But then I followed one of the essay's links to Jan Lundbergh's Preparations and Policies for Petrocollapse and Climate Distortion, which is a very thoughtful and practical piece for planning collective action to prepare our communities for the transition to a post-petrol society.
Jan's article reminds us of the fact that every part of the dandelion is edible.
In suburbia the many large lawns -- and golf courses -- present an opportunity for food production. Applying lawn chemicals made by the petroleum industry should stop right away. Hatred for the non-uniformity of yellow dandelion flowers, for example, on the idealized green patch of biological pavement, must give way to appreciating eating the nutritious dandelion leaves and the medicinal roots. Running water will be possibly rare in the post-petroleum world, so rain catchment must be done to get through dry growing season.I'm sure that someone will discover how to make dandelion wine in the post-petrol society.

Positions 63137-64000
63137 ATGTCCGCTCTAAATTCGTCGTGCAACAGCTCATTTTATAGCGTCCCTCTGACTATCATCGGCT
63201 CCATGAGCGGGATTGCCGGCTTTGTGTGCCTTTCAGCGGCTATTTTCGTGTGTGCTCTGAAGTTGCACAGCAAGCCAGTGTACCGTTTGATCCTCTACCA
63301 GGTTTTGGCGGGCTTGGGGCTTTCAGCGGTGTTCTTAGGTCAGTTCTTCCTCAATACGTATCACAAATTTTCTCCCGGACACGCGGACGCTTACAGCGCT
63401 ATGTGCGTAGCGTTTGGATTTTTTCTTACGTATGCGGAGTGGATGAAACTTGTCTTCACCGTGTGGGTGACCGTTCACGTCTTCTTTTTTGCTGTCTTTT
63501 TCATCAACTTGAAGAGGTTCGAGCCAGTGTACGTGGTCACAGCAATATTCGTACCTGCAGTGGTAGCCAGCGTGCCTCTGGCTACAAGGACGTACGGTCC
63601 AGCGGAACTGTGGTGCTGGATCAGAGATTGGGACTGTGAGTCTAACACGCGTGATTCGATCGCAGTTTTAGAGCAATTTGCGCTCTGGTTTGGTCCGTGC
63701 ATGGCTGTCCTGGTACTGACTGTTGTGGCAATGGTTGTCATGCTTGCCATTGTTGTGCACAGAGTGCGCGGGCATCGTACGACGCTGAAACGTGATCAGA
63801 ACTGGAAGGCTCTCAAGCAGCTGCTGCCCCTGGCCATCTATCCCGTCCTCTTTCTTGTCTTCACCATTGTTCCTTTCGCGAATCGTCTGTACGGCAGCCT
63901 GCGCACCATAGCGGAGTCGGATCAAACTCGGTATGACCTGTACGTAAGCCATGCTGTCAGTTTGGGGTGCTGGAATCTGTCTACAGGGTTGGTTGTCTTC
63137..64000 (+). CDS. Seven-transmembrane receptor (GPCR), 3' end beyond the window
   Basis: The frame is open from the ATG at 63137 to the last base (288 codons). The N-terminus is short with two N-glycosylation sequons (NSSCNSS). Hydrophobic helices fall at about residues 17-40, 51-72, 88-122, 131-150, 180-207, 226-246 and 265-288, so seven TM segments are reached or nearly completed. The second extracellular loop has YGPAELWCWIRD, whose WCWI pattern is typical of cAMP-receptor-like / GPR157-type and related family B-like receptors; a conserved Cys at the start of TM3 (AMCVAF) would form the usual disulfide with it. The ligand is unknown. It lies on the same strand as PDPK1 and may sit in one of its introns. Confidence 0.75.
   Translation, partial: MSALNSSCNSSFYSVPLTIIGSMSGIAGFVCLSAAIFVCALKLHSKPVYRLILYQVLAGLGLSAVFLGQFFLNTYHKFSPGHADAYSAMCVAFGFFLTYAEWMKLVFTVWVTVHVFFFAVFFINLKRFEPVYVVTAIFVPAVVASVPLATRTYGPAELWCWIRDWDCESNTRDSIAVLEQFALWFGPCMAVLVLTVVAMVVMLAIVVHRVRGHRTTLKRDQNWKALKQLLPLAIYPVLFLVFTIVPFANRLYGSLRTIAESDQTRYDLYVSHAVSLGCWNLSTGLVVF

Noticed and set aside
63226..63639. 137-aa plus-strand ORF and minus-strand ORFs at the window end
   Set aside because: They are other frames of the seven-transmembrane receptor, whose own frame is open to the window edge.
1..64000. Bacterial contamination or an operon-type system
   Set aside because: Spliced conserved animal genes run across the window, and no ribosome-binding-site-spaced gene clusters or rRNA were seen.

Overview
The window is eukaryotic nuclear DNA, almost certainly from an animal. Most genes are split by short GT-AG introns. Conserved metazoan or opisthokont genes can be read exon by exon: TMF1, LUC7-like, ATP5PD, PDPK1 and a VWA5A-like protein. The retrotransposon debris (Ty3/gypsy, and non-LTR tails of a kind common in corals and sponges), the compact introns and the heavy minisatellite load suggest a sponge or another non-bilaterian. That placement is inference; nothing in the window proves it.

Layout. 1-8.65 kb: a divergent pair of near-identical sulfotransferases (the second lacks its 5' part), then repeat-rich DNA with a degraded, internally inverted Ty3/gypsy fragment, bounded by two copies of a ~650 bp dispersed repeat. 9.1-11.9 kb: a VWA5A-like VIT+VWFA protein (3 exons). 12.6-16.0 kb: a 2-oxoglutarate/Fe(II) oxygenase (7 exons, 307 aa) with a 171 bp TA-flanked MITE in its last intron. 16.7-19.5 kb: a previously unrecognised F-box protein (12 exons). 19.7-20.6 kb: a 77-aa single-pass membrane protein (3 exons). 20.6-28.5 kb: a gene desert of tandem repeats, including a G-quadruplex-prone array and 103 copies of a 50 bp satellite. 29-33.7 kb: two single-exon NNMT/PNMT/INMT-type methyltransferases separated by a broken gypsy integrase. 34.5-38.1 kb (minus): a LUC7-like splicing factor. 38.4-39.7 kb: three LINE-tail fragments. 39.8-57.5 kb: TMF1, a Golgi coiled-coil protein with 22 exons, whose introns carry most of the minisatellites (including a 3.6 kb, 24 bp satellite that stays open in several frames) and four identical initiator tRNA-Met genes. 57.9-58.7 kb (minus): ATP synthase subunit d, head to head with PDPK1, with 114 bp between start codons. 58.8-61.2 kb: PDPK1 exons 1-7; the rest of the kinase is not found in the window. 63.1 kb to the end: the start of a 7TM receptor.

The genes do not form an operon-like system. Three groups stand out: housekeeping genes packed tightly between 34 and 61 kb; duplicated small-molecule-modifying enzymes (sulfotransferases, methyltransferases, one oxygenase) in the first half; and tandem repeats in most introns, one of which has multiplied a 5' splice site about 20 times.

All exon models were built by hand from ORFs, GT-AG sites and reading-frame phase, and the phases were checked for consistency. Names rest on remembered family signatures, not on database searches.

I do think her article is a bit overoptimistic, but then, I'm a cynic. I think the large cities (including the one I live in) are doomed. People will survive, but in the smaller and less-populated areas for exactly the reasons she cites. I fear the west coast and east coast of the United States will not fare well in the post-oil era. At least not until the population subsides to a more sustainable level.